In exercising our free wills, we employ rights. Rights are claims against the whole world. They don’t require approval of a government or neighbors or colleagues. The same rights exist in everyone no matter their place of birth, and each person exercises them as she or he sees fit. The government should only come into the picture when someone violates another’s natural rights. So, if someone builds a house in your backyard, you can knock it down and expel the builders or you can ask the government to do so.
Suppose the builders haven’t consented to the existence of the government? That does not absolve them. Though government is only moral and legal in a society in which all persons have consented to it — this is Thomas Jefferson’s “consent of the governed” argument in the Declaration of Independence — the only exception to actual consent is the use of government to remedy a violation of natural rights.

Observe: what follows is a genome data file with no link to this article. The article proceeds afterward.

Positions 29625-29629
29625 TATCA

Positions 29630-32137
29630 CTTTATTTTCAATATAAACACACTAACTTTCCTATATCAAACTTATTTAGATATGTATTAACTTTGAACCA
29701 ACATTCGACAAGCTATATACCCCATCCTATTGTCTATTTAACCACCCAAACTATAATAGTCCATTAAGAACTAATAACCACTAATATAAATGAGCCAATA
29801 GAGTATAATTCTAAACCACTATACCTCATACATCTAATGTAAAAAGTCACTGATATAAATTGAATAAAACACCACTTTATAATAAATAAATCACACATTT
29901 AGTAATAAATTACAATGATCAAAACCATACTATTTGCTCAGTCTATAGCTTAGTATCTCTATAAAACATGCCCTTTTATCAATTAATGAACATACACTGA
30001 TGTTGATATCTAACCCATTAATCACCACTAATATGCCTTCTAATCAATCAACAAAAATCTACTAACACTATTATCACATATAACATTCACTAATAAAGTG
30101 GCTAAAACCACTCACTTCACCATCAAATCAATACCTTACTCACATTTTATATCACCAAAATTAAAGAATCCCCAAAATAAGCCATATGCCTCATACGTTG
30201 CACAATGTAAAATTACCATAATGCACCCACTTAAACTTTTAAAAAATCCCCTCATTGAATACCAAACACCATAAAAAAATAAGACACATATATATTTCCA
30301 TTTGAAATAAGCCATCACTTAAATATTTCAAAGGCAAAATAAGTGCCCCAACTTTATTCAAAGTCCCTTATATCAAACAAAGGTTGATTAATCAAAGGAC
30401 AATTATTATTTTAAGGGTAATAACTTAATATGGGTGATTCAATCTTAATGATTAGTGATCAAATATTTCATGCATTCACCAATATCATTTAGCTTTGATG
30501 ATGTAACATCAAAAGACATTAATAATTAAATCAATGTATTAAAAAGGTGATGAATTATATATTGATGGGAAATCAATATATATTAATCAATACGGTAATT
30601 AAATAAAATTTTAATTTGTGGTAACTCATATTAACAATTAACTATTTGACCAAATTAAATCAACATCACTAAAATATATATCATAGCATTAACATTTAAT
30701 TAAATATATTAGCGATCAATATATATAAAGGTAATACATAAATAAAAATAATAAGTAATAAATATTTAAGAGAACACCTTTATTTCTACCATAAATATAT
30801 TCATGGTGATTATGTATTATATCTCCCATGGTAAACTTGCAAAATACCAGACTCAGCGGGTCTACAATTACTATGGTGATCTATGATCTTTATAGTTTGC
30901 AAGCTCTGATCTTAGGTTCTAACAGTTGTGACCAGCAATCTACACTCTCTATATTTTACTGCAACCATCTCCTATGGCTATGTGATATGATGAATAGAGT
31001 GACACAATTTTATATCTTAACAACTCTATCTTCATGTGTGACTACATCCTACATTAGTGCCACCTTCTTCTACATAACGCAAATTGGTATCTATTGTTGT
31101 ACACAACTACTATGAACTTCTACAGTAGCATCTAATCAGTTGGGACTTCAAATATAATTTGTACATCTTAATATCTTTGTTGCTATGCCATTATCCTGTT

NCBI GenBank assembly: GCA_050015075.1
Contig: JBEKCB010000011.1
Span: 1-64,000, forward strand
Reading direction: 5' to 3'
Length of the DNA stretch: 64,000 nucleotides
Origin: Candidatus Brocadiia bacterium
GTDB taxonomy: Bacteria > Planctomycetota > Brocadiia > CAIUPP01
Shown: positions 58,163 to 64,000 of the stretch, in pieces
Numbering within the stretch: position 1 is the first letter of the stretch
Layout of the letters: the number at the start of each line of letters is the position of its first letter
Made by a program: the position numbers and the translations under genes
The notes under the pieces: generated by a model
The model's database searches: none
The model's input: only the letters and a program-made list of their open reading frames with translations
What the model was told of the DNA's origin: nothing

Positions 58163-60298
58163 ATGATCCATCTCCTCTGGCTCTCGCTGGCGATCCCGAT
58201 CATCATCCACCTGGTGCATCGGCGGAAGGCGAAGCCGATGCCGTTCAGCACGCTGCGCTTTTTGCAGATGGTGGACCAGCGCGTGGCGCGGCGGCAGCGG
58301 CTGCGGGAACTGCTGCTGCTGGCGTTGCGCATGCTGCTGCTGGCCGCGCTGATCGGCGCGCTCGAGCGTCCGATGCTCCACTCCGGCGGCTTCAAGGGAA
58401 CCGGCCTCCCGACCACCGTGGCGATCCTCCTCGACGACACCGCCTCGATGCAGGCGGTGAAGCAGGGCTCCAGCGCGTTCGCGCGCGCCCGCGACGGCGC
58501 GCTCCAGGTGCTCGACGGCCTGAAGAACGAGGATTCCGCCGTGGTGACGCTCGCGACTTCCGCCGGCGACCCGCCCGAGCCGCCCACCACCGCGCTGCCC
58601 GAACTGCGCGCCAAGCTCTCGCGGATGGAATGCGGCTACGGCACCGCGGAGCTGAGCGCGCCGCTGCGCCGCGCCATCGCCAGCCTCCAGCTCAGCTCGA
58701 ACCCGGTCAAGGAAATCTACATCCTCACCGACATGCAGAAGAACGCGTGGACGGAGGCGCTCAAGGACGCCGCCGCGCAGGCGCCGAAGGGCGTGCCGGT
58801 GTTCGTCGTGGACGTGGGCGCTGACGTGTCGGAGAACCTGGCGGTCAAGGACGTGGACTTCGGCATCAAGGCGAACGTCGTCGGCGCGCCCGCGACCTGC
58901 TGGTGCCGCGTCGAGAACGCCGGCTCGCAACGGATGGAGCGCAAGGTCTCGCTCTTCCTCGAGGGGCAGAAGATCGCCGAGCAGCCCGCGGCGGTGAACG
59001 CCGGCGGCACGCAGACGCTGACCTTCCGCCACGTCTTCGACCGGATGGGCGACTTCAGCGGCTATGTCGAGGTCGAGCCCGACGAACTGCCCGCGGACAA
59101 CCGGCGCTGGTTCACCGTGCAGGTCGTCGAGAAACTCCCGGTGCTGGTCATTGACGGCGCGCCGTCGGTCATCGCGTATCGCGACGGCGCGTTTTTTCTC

Professor Murray Rothbard examined all this under his non-aggression principle (NAP): Initiating or threatening force or deception against a person or his rights is always morally illicit. This applies to all aggression, even — and especially — from the government. The folks building a house in your backyard have either used force or deception to get there. Both violate your natural rights and the NAP.
Now, back to the Fourth Amendment and privacy. In a famous dissent in 1928, which two generations later became the law of the land, the late Justice Louis Brandeis argued that government surveillance constitutes a search under the Fourth Amendment and thus, per the express language of the amendment, cannot be conducted by the government without a warrant issued by a judge. He famously called privacy the right most valued by civilized persons and described it as “the right to be let alone.”